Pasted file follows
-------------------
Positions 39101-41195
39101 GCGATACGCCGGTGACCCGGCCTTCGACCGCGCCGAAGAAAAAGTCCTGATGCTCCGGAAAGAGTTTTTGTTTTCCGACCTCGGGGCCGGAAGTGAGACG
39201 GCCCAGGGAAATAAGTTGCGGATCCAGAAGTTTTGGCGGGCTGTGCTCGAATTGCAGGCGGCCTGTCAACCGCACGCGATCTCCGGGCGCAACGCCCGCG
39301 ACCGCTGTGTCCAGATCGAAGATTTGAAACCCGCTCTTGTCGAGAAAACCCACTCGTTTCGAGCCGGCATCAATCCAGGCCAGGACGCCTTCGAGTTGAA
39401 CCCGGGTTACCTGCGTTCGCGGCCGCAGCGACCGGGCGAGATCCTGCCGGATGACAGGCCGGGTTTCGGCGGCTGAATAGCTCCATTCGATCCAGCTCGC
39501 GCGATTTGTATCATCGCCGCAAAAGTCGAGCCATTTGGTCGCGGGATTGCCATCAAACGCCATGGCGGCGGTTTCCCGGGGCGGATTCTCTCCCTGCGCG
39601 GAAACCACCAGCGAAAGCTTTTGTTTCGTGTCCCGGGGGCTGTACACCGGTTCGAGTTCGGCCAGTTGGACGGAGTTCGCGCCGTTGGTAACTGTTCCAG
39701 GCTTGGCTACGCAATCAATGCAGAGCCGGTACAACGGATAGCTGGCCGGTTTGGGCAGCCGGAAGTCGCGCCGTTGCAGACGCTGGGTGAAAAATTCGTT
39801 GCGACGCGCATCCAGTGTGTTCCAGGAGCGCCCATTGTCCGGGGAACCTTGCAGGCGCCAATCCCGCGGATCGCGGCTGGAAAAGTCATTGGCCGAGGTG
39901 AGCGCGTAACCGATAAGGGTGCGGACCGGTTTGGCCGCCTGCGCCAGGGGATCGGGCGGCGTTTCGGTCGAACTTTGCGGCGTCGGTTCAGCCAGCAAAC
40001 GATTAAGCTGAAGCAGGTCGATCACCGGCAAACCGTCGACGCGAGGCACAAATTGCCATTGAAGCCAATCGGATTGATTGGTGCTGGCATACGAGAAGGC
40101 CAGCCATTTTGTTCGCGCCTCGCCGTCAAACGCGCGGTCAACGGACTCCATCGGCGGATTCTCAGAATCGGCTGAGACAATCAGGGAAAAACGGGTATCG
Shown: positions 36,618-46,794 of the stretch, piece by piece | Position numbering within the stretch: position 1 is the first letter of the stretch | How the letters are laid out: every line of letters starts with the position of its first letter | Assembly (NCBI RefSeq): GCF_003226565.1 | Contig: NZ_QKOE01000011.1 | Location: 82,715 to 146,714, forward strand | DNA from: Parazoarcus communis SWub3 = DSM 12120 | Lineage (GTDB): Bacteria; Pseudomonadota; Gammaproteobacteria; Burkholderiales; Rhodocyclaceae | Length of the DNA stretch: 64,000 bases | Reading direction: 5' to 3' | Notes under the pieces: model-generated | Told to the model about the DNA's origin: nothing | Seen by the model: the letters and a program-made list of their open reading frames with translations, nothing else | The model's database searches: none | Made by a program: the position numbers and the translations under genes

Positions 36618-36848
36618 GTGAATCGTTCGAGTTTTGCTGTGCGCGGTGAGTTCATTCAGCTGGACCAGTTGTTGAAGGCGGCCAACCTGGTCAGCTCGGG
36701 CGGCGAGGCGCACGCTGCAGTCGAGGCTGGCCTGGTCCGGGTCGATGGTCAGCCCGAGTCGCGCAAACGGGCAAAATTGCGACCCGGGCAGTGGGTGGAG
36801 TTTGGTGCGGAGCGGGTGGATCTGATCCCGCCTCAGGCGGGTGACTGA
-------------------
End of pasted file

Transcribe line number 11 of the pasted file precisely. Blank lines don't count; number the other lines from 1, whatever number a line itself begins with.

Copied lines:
40001 GATTAAGCTGAAGCAGGTCGATCACCGGCAAACCGTCGACGCGAGGCACAAATTGCCATTGAAGCCAATCGGATTGATTGGTGCTGGCATACGAGAAGGC